By Robin Respaut
(Reuters) - California's watchdog agency recommended on Wednesday that the legislature repeal a new law that caps the size of school district budgets, warning that over 91 percent of the state's districts would have violated the new rules if they had been in place in 2014.
California's Legislative Analyst's Office reported that all but 81 of the state's 944 districts would have broken the new cap rules in the last fiscal year. In mid-size districts, reserves were typically three times higher than the new cap allowed.
School districts typically save reserves for unexpected costs and large purchases.
"Many district officials we interviewed indicated they would rely on their county offices of education to grant an exemption. Other districts would shift monies to avoid the cap," wrote the LAO. "Other districts would take action to spend down their reserves."
The report recommended repealing the new cap regulations out of fear that local budgeting could become confusing if districts began shifting funds to avoid triggering a cap.
If school districts spend down reserves, they could also be at risk during fiscal emergencies with only a few weeks of payroll on the books, and have less monies available for repairs. Districts with lower reserves face higher borrowing costs and a greater potential for fiscal intervention.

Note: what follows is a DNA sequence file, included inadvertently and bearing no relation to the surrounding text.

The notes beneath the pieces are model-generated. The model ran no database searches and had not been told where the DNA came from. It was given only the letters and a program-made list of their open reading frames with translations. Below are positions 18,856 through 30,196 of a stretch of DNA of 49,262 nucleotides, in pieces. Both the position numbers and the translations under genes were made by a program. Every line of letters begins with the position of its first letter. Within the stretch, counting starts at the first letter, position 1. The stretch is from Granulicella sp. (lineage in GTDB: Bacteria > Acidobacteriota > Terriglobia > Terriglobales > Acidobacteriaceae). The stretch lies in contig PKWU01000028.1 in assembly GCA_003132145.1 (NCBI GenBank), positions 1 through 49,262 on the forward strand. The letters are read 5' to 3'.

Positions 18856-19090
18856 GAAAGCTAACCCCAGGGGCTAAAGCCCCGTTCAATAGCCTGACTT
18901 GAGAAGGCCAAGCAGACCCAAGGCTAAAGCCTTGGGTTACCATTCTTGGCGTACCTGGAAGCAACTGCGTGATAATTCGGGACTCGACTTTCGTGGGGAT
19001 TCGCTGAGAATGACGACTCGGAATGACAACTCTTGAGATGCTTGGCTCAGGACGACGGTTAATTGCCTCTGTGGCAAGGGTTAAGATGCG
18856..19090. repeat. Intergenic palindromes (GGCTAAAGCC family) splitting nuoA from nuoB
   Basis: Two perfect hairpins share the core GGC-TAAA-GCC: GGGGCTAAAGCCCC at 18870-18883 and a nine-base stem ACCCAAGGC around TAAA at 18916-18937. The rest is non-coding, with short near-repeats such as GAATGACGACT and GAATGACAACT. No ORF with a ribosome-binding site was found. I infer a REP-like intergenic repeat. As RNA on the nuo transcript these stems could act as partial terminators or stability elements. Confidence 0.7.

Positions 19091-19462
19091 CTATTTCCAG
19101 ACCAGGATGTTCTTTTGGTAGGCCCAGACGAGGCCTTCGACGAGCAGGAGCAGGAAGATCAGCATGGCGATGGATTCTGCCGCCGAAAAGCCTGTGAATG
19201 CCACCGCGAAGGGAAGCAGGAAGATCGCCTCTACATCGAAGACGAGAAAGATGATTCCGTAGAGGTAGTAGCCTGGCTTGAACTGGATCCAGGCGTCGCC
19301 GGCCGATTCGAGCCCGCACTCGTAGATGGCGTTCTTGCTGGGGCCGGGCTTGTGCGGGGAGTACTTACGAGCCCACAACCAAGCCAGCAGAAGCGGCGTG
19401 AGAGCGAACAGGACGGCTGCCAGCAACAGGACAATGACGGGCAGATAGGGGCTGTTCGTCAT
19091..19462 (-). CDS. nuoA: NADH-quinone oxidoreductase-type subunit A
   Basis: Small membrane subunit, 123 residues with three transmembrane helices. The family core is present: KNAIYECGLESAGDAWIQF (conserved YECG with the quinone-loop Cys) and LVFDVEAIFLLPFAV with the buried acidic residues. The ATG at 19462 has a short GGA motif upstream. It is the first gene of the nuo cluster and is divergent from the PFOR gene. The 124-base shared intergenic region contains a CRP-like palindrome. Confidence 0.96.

Earlier this month, Fitch Ratings called the cap a credit negative, citing concerns that districts would draw down reserves in order to be compliant with the new rules.
Extra reserves in the general fund are generally used to mitigate volatile funding, fill unexpected budget gaps, save for big purchases, and to earn higher credit ratings. The new cap keeps reserves far below levels generally required to earn a top credit rating, the LAO reported.
Statewide, school districts had increased reserves to about 20 percent of general fund expenditures by 2014, compared to just 15 percent during the recession in 2008. Smaller districts often maintain higher reserves relative to their budgets to better manage unanticipated losses.
The new law varies cap-size depending on the size of the school district; mid-size districts cap reserves at six percent of expenditures.
Districts that request an exemption for maintaining a higher cap must provide justification annually.
For more details, see LAO's report: http://bit.ly/15uj3cF
(Reporting By Robin Respaut; Editing by Chizu Nomiyama)